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Socio-ecosystems and urban habitatsAuthor(s): Margarita V. Alario
Source: In: Watson, Alan; Sproull, Janet; Dean, Liese, comps. Science and stewardship to protect and sustain wilderness values: Eighth World Wilderness Congress symposium; September 30-October 6, 2005; Anchorage, AK. Proceedings RMRS-P-49. Fort Collins, CO: U.S. Department of Agriculture, Forest Service, Rocky Mountain Research Station. p. 98-100
Publication Series: Proceedings (P)
Station: Rocky Mountain Research Station
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DescriptionThe Millennium Ecosystem Assessment (MA)—a United Nations effort to assess the health of major global ecosystems—reported that over the past 50 years, humans have changed ecosystems more rapidly and extensively than in any comparable time in history. Around two thirds of the ecosystems services (anything from fresh water to air) are being degraded or used unsustainably. Since 1994, the Chicago Wilderness coalition—a public-private alliance of well over 120 organizations—has pursued a concerted policy to restore and manage the ecosystems that surround Chicago (the third largest city in the United States) in an effort to contain the impact that urban pressures may have on their health. With time, this ecological restoration project proved to be both an institutional learning and adaptation management process for protecting socioecosystems.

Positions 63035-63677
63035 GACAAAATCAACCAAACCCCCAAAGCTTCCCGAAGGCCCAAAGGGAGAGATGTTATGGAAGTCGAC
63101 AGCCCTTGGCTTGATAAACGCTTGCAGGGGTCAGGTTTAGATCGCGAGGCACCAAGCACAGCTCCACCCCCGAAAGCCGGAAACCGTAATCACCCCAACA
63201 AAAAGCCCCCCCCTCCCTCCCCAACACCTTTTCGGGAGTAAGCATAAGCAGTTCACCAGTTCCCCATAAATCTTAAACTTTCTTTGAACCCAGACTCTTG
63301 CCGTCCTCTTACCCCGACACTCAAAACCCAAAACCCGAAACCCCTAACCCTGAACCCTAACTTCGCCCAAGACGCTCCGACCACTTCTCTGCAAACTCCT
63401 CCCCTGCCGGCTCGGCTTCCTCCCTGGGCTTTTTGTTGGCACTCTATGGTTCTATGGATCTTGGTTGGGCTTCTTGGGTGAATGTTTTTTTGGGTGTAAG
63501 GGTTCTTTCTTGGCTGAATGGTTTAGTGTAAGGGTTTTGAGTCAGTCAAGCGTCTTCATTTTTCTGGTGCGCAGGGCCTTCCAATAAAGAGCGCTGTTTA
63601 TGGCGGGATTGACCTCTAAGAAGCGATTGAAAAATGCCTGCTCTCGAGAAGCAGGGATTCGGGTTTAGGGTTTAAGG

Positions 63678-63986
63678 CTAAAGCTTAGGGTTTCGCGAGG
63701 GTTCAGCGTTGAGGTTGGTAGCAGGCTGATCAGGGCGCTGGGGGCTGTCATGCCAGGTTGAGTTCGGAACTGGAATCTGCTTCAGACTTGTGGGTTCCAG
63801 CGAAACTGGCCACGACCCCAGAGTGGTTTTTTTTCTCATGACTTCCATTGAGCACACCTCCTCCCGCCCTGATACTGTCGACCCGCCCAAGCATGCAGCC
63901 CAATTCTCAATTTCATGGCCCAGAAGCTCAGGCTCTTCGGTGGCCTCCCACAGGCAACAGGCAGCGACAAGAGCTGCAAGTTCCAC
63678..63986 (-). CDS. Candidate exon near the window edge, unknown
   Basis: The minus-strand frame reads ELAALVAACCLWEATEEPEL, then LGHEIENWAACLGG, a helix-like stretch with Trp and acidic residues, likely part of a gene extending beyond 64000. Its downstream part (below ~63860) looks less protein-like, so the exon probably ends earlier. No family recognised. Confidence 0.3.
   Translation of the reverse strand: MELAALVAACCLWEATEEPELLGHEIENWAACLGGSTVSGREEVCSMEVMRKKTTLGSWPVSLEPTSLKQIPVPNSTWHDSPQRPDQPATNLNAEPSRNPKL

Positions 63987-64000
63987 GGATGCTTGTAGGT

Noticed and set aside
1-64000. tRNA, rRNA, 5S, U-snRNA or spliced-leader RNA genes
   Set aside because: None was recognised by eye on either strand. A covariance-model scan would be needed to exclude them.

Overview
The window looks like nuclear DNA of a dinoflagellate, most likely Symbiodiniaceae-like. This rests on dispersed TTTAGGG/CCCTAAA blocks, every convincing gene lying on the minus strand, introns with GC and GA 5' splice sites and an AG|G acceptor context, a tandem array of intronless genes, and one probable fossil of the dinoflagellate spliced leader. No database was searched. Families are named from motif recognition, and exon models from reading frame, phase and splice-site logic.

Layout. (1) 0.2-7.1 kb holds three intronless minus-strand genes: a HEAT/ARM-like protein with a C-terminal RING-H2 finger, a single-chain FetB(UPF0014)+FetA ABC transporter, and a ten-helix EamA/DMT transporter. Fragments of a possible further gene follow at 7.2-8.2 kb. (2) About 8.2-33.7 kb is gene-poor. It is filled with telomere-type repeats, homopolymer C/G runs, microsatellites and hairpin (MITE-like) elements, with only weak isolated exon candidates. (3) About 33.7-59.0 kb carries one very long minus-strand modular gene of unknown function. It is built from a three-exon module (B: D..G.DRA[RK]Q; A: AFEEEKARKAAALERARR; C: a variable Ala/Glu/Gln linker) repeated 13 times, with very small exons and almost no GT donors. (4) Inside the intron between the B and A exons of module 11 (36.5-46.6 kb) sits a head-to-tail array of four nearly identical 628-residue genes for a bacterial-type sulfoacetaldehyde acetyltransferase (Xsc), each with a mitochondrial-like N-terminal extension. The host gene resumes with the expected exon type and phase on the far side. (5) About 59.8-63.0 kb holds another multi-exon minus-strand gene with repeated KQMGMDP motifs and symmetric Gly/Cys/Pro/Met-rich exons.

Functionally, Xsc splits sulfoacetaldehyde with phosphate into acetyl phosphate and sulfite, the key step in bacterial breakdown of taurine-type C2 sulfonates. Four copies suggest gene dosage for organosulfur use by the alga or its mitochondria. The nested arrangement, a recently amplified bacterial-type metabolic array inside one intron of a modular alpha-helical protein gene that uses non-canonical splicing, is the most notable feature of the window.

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CitationAlario, Margarita V. 2007. Socio-ecosystems and urban habitats. In: Watson, Alan; Sproull, Janet; Dean, Liese, comps. Science and stewardship to protect and sustain wilderness values: Eighth World Wilderness Congress symposium; September 30-October 6, 2005; Anchorage, AK. Proceedings RMRS-P-49. Fort Collins, CO: U.S. Department of Agriculture, Forest Service, Rocky Mountain Research Station. p. 98-100
Keywordswilderness, biodiversity, protected areas, economics, subsistence, tourism, traditional knowledge, community involvement, policy, stewardship, education, spiritual values
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